HR Management & Compliance, Learning & Development

How to Create Virtual Reality Training Content that Sticks

The virtual reality (VR) industry will be worth $38 billion by 2026. And organizations across industries are beginning to rely on it to train their employees as it becomes more economical and easy to do so. However, implementing VR training itself is not enough to ensure your employees learn. You’ll also need to create virtual reality training content that sticks if you want your employees to learn. Continue reading to learn more.

General Tips

Here are a few general things you’ll want to do as you create your virtual reality training content if you want it to be effective:

  • Ensure it is short and simple to understand.
  • Make it interesting and compelling, but apply it to real-world scenarios.
  • Create an experience that requires emotional responses.
  • Don’t overdo it with graphics and enhanced images.
  • Provide feedback at the right times in the right way.

Gamify VR Content

If you really want your learners to be engaged in your virtual reality training, make your content game-like and fun. Have learners advance to different levels, earn badges and rewards, or try to uncover some hidden information. Allowing them to use their own avatars and characters is a great way to keep them immersed in the game, too. And using controllers and handheld devices helps accentuate the game-like experience, as well as the learners’ overall tactile knowledge.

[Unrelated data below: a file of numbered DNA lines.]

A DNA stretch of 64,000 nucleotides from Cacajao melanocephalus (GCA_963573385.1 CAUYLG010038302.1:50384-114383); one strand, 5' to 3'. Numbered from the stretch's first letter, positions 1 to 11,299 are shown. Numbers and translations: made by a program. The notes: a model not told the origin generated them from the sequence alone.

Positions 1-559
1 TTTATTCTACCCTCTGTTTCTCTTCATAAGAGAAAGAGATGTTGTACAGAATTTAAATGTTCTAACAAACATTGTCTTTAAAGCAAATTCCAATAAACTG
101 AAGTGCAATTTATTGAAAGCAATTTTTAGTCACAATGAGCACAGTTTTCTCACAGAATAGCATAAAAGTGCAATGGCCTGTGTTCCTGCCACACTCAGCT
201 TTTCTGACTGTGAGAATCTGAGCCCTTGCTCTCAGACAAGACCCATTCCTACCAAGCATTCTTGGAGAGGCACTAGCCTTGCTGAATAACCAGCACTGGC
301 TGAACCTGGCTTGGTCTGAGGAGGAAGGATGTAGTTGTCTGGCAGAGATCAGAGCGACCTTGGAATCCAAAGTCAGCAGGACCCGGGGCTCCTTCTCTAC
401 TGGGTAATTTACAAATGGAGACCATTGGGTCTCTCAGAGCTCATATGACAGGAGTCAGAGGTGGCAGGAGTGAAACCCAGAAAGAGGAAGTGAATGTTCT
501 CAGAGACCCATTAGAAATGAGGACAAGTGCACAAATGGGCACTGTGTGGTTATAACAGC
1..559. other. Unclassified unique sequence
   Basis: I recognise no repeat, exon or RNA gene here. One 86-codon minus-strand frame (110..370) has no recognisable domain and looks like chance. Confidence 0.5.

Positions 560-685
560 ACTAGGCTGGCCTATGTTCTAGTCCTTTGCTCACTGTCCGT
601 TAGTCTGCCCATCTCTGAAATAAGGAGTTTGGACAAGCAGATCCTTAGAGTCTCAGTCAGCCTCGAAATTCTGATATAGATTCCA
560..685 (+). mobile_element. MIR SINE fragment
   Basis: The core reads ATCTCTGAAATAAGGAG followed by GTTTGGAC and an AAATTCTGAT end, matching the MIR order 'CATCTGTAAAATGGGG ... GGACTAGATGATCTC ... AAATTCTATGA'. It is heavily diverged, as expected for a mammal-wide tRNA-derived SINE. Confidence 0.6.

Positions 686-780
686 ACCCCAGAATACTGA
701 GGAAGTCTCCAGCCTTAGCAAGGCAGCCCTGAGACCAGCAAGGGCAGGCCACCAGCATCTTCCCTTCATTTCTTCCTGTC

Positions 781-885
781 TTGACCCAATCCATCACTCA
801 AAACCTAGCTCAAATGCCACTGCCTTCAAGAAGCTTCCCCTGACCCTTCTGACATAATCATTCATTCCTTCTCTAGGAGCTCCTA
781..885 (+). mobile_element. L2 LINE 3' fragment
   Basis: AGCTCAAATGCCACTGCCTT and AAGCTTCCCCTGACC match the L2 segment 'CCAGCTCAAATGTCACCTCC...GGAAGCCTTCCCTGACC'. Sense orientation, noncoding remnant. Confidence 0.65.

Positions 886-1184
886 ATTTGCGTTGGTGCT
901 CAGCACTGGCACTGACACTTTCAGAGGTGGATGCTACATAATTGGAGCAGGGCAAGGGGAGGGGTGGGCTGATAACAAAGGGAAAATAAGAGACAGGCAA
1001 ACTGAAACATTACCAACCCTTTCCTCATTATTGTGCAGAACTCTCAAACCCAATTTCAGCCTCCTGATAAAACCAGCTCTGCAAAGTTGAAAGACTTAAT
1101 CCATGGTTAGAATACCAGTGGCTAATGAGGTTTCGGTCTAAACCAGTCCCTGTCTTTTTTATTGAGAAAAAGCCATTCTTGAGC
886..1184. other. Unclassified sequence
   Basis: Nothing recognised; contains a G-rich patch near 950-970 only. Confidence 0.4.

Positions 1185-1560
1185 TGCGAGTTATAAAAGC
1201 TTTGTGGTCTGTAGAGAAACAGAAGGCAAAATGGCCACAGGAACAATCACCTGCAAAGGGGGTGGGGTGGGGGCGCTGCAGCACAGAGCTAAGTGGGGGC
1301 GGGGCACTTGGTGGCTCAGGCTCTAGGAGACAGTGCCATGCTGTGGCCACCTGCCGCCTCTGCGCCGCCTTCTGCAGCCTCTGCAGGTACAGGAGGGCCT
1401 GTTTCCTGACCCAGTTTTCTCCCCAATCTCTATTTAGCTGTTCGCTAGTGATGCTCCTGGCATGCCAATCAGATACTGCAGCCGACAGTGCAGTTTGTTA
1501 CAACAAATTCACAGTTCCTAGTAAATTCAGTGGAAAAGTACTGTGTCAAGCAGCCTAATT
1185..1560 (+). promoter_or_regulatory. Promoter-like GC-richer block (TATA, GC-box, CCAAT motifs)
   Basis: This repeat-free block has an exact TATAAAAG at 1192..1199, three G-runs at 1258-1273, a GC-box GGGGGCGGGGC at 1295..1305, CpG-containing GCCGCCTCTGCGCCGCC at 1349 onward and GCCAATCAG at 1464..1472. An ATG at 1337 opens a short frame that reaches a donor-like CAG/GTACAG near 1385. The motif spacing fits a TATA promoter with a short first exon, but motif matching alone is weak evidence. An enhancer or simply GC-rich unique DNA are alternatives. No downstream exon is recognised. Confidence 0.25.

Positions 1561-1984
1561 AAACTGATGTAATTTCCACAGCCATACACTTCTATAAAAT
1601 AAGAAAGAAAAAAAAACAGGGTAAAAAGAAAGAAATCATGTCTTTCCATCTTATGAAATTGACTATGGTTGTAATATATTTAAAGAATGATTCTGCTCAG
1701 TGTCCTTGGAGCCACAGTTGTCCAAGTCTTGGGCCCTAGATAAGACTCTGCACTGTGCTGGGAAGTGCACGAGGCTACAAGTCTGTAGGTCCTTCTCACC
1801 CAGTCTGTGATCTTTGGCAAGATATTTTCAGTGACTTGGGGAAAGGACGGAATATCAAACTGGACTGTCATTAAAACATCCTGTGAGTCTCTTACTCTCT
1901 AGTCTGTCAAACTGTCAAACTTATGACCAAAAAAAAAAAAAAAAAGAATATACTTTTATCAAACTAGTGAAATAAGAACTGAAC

Tie VR Content to Learning Objectives

While learners should be having fun during their virtual reality training, don’t forget to include clear learning objectives that tie back to their everyday jobs. As they’re earning rewards and beating levels, make sure they know what it’s all for and how it relates to what they do every day. Otherwise, they will not understand the point of the virtual reality experience and how it will help them perform better at work, and they will become bored or disengaged.

 Properly Test Knowledge in VR Simulations

The best way to test your learners’ knowledge in a virtual reality environment is to build experiences that will allow them to fail in a safe way. For instance, construction workers learning how to navigate a construction site 15 stories high should be allowed to fall or stumble during their virtual experience. And a surgeon should be able to make mistakes while conducting a complicated procedure, too. When learners gradually make fewer mistakes during their virtual reality training, you’ll know real learning is taking place.
If you want your virtual reality content to be effective and to stick with your learners, keep the above tips in mind.